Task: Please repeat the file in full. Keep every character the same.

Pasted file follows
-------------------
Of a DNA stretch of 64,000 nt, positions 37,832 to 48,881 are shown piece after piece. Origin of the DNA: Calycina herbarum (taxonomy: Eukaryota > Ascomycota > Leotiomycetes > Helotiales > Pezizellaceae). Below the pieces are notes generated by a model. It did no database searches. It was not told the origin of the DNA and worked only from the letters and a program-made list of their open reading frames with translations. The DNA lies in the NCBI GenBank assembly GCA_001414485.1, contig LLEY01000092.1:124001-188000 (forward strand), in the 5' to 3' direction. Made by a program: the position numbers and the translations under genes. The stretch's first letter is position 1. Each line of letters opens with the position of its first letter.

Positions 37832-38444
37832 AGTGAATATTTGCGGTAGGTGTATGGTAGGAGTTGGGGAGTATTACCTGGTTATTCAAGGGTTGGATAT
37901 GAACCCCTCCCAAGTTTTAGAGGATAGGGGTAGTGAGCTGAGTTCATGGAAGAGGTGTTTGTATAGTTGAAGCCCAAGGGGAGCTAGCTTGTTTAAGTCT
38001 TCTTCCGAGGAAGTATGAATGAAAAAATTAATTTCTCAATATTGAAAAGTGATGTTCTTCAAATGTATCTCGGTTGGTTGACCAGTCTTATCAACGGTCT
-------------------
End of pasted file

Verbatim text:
Of a DNA stretch of 64,000 nt, positions 37,832 to 48,881 are shown piece after piece. Origin of the DNA: Calycina herbarum (taxonomy: Eukaryota > Ascomycota > Leotiomycetes > Helotiales > Pezizellaceae). Below the pieces are notes generated by a model. It did no database searches. It was not told the origin of the DNA and worked only from the letters and a program-made list of their open reading frames with translations. The DNA lies in the NCBI GenBank assembly GCA_001414485.1, contig LLEY01000092.1:124001-188000 (forward strand), in the 5' to 3' direction. Made by a program: the position numbers and the translations under genes. The stretch's first letter is position 1. Each line of letters opens with the position of its first letter.

Positions 37832-38444
37832 AGTGAATATTTGCGGTAGGTGTATGGTAGGAGTTGGGGAGTATTACCTGGTTATTCAAGGGTTGGATAT
37901 GAACCCCTCCCAAGTTTTAGAGGATAGGGGTAGTGAGCTGAGTTCATGGAAGAGGTGTTTGTATAGTTGAAGCCCAAGGGGAGCTAGCTTGTTTAAGTCT
38001 TCTTCCGAGGAAGTATGAATGAAAAAATTAATTTCTCAATATTGAAAAGTGATGTTCTTCAAATGTATCTCGGTTGGTTGACCAGTCTTATCAACGGTCT